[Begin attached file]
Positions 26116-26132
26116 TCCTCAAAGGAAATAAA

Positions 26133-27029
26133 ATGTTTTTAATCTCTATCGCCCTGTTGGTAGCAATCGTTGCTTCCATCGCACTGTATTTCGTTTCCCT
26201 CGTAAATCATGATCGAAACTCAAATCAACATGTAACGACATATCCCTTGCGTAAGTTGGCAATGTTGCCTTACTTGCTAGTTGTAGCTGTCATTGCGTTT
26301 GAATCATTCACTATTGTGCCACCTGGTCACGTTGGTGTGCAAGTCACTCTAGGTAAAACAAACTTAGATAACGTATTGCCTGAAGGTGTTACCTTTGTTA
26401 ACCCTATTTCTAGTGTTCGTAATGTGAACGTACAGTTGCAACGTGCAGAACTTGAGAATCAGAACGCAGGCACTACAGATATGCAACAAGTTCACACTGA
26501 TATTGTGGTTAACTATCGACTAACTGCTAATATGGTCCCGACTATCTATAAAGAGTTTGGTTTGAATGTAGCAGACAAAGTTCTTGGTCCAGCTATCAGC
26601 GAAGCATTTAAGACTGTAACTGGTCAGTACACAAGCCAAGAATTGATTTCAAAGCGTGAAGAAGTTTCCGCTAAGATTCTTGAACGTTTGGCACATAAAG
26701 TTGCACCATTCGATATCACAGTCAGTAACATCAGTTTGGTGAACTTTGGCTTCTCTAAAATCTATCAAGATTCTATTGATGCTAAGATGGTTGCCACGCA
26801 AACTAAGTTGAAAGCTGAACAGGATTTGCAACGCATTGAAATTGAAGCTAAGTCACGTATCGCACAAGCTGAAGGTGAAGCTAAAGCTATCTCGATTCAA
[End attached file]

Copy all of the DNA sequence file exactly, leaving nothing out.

Positions 26116-26132
26116 TCCTCAAAGGAAATAAA

Positions 26133-27029
26133 ATGTTTTTAATCTCTATCGCCCTGTTGGTAGCAATCGTTGCTTCCATCGCACTGTATTTCGTTTCCCT
26201 CGTAAATCATGATCGAAACTCAAATCAACATGTAACGACATATCCCTTGCGTAAGTTGGCAATGTTGCCTTACTTGCTAGTTGTAGCTGTCATTGCGTTT
26301 GAATCATTCACTATTGTGCCACCTGGTCACGTTGGTGTGCAAGTCACTCTAGGTAAAACAAACTTAGATAACGTATTGCCTGAAGGTGTTACCTTTGTTA
26401 ACCCTATTTCTAGTGTTCGTAATGTGAACGTACAGTTGCAACGTGCAGAACTTGAGAATCAGAACGCAGGCACTACAGATATGCAACAAGTTCACACTGA
26501 TATTGTGGTTAACTATCGACTAACTGCTAATATGGTCCCGACTATCTATAAAGAGTTTGGTTTGAATGTAGCAGACAAAGTTCTTGGTCCAGCTATCAGC
26601 GAAGCATTTAAGACTGTAACTGGTCAGTACACAAGCCAAGAATTGATTTCAAAGCGTGAAGAAGTTTCCGCTAAGATTCTTGAACGTTTGGCACATAAAG
26701 TTGCACCATTCGATATCACAGTCAGTAACATCAGTTTGGTGAACTTTGGCTTCTCTAAAATCTATCAAGATTCTATTGATGCTAAGATGGTTGCCACGCA
26801 AACTAAGTTGAAAGCTGAACAGGATTTGCAACGCATTGAAATTGAAGCTAAGTCACGTATCGCACAAGCTGAAGGTGAAGCTAAAGCTATCTCGATTCAA